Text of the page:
Stock shares are the principal forms of equity used by companies to raise capital. A company sells stock through an initial public offering (IPO). The money raised is paid in capital, and is carried on the balance sheet as outstanding stock shares. Shares also trade in a secondary market on stock exchanges. A company can increase or decrease the number of shares outstanding without an IPO through stock splits and reverse splits. In all cases, the beneficiary of reverse split activity is the management of the company performing the reverse split. Shareholders may or may not benefit depending on the specifics of the reverse split.
Stocks trade in the secondary market at a price per share that is a function of supply and demand. In a regular stock split, the management of a firm has decided to increase the number of outstanding shares. For instance, if there are 10 million shares outstanding that are trading at $148.50 per share, a two-for-one stock split would increase the outstanding shares to 20 million, each priced at $74.25. Each shareholder's number of shares will double and each share's price will be halved. Management undertakes a stock split when it wants to decrease price per share, for instance to make shares more attractive to investors of modest means.
Reverse Stock Splits
A reverse stock split, or stock merger, results when management cancels outstanding shares, consolidates them and issues a fewer number of new shares. For instances, if a company's 50 million shares are selling for $0.75 each, a 1:100 reverse split will result in 5 million outstanding shares selling for $7.50 each. This higher price tends to make a stock more "respectable," and removes the threat of delisting from the stock exchange should the share price fall too low.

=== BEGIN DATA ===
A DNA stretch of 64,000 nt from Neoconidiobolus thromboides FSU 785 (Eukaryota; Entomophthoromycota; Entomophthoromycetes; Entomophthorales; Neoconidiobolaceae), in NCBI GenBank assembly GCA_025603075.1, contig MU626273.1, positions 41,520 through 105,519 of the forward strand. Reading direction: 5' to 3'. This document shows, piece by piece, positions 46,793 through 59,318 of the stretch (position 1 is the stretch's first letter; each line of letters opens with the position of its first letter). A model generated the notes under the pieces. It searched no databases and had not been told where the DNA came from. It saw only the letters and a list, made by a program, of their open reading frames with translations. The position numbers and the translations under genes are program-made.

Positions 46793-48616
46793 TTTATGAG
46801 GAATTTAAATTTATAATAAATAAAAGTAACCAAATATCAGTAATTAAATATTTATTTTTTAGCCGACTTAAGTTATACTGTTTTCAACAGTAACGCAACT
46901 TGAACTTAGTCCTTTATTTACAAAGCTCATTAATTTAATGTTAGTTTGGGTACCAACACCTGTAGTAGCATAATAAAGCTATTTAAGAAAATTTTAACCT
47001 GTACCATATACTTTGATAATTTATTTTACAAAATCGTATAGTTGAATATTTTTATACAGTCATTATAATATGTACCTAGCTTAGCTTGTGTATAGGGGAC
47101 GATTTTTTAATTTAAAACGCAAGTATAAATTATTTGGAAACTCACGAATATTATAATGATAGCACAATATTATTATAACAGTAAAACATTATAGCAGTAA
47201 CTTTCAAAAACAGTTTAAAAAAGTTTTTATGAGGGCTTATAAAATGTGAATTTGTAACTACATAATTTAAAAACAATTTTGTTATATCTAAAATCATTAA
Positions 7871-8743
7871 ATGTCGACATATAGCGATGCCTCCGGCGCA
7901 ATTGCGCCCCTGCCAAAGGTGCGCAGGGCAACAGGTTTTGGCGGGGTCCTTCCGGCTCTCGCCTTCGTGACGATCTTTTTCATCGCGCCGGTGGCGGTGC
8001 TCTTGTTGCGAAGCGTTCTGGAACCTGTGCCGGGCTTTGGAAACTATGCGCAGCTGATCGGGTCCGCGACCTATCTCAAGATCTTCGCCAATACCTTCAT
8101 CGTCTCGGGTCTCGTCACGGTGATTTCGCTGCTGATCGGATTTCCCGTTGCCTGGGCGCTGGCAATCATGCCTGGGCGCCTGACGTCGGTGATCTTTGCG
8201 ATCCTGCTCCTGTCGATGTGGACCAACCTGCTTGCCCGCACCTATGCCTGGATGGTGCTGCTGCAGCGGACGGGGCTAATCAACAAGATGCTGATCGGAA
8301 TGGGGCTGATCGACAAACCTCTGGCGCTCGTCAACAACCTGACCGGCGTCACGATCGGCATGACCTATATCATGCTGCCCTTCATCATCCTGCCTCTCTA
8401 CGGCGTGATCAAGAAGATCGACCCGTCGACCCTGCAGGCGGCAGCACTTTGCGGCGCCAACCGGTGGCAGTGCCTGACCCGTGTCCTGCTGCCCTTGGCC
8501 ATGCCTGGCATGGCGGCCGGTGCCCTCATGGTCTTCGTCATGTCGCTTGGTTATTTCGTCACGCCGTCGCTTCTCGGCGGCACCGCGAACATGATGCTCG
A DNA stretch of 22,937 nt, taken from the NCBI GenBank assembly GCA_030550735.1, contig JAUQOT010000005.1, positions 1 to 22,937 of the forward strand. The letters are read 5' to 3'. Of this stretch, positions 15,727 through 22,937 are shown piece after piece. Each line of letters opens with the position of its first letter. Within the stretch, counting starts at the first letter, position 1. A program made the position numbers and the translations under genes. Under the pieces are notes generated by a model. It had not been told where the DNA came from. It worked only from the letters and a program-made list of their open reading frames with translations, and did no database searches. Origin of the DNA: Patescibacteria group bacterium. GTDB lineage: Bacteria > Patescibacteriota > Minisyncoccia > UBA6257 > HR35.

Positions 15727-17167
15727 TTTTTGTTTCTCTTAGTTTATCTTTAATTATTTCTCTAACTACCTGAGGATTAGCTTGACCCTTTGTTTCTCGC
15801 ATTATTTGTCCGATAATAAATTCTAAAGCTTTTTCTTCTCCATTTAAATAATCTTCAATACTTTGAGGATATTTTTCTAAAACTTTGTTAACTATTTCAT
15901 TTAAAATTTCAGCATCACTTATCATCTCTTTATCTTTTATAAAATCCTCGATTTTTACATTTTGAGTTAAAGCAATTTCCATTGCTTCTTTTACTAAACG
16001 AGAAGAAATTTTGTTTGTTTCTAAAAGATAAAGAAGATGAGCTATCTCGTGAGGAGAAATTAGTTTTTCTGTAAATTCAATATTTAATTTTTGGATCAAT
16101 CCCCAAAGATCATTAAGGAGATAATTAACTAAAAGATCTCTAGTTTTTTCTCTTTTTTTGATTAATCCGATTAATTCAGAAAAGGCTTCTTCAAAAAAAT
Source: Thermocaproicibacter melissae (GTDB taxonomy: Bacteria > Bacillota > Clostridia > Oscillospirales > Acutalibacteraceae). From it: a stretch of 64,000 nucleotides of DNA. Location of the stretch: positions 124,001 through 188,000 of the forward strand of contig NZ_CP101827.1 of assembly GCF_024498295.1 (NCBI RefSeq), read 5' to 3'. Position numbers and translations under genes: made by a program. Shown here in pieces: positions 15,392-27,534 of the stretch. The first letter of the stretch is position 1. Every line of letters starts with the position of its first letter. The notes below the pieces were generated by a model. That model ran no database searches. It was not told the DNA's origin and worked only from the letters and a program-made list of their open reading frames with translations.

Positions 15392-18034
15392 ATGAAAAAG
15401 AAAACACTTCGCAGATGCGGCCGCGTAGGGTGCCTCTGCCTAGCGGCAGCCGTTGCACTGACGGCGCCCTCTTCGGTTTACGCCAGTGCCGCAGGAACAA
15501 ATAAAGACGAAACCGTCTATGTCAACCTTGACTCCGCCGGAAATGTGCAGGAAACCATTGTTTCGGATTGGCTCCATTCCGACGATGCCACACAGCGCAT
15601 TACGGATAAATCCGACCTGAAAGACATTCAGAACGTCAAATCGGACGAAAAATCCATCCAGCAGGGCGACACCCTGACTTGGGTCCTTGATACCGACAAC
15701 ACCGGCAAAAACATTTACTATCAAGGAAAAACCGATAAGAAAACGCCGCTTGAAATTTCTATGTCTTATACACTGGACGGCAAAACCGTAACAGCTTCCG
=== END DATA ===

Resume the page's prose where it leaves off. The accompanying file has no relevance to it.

Eliminating Small Shareholders
When a stock reverse splits, shareholders who hold less than the specified number of shares will receive cash instead of new shares, ending their status as shareholders. For instance, a 1:500 reverse split will eliminate shareholders who own less than 500 shares, since there is no provision for a fractional share. A large reverse stock split is thus an effective method of lowering the number of shareholders. Cashed-out shareholders may not appreciate losing their stakes in a company. To them, the reverse split is not beneficial.
A reverse split can be use to change the classification of a corporation. For example, a Subchapter S corporation is one in which income is passed through directly to shareholders, who then pay income tax on it. A normal (Subchapter C) corporation can be reclassified as Subchapter S if its number of shareholders dips below 100. By setting the reverse split ratio high enough, it is feasible for a corporation to shed enough shareholders to be reclassified.
If a company uses a reverse split to reclassify itself by shedding stockholders, it can undergo the reclassification and then immediately issue a forward split that reverses the reverse split. This reestablishes the share price to pre-reverse-split levels. Forward reverses used in this way are almost always preceded by reverse splits. Management benefits from forward splits by effecting a reduction of shareholders and establishing a more desirable classification without affecting share prices.
- U.S. Securities and Exchange Commission: Reverse Stock Splits
- "USA Today"; Reverse Stock Splits: No Limit, But Not a Good Sign; Matt Krantz; March 2010
- The Street; Today’s Outrage: Citigroup Stiffs Stockholders; Glenn Hall; March 2009
- “Stock Split Secret$: Profiting from a Powerful, Predictable, Price-Moving Event”; Miles Nelson, et al.; 2000